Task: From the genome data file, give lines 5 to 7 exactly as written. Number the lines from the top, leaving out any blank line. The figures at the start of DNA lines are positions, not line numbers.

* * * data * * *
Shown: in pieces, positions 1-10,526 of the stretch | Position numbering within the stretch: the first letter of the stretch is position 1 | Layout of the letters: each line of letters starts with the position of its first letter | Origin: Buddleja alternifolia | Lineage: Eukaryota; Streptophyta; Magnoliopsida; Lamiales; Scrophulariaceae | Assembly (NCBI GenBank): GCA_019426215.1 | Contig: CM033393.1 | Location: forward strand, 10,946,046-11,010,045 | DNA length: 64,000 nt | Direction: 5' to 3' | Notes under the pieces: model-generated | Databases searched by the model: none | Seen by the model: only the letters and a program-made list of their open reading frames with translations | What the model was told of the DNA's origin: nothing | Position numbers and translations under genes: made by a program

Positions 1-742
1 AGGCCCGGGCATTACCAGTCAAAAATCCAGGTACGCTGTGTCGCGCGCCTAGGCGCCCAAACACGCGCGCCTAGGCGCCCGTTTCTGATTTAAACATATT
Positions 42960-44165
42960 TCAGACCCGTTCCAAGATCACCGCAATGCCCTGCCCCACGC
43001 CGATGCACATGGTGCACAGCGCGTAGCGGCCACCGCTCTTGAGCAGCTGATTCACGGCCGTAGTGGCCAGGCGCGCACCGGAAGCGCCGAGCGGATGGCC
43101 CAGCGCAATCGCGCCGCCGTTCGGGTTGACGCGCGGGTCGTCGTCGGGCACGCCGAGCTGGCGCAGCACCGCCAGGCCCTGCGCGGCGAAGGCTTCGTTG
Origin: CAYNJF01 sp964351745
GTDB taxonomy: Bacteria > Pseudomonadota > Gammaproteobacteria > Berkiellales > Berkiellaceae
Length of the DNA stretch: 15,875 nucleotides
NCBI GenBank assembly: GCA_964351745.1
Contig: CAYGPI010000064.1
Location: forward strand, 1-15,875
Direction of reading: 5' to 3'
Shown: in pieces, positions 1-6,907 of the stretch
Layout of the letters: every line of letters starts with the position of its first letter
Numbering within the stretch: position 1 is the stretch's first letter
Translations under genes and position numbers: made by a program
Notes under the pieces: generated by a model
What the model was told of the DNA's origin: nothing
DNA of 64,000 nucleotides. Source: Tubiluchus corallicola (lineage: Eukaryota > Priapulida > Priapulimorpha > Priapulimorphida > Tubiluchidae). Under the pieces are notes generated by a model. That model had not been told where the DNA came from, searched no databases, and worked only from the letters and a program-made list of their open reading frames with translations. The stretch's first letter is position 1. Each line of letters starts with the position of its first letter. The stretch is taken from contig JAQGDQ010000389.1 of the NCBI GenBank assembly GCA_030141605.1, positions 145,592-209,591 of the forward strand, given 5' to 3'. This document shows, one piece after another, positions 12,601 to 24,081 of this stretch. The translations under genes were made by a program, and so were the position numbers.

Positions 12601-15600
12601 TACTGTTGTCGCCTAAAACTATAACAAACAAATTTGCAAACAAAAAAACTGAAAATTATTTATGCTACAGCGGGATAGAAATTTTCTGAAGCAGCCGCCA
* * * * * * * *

42960 TCAGACCCGTTCCAAGATCACCGCAATGCCCTGCCCCACGC
43001 CGATGCACATGGTGCACAGCGCGTAGCGGCCACCGCTCTTGAGCAGCTGATTCACGGCCGTAGTGGCCAGGCGCGCACCGGAAGCGCCGAGCGGATGGCC
43101 CAGCGCAATCGCGCCGCCGTTCGGGTTGACGCGCGGGTCGTCGTCGGGCACGCCGAGCTGGCGCAGCACCGCCAGGCCCTGCGCGGCGAAGGCTTCGTTG